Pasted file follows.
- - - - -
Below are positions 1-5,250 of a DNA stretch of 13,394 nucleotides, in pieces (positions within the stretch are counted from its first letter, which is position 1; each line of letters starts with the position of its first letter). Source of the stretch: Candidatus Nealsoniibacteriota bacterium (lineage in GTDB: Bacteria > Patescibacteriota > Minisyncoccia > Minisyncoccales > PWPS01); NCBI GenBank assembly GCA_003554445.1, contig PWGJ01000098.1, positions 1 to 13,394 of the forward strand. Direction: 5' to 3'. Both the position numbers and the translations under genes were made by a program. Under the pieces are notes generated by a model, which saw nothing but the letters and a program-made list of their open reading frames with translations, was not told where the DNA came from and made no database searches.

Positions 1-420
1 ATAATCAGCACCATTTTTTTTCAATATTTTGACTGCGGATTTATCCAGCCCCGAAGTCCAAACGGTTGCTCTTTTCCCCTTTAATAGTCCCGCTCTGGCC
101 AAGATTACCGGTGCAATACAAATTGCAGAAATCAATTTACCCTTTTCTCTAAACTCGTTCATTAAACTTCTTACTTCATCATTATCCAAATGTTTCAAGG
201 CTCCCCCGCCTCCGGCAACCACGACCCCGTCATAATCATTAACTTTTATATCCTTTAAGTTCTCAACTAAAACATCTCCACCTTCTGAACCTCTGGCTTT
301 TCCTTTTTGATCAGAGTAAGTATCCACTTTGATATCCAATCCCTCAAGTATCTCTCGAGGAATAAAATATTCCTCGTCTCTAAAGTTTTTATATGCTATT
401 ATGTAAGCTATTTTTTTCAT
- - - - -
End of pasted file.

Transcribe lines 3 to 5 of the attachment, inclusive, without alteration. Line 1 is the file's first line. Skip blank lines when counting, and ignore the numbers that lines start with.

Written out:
1 ATAATCAGCACCATTTTTTTTCAATATTTTGACTGCGGATTTATCCAGCCCCGAAGTCCAAACGGTTGCTCTTTTCCCCTTTAATAGTCCCGCTCTGGCC
101 AAGATTACCGGTGCAATACAAATTGCAGAAATCAATTTACCCTTTTCTCTAAACTCGTTCATTAAACTTCTTACTTCATCATTATCCAAATGTTTCAAGG
201 CTCCCCCGCCTCCGGCAACCACGACCCCGTCATAATCATTAACTTTTATATCCTTTAAGTTCTCAACTAAAACATCTCCACCTTCTGAACCTCTGGCTTT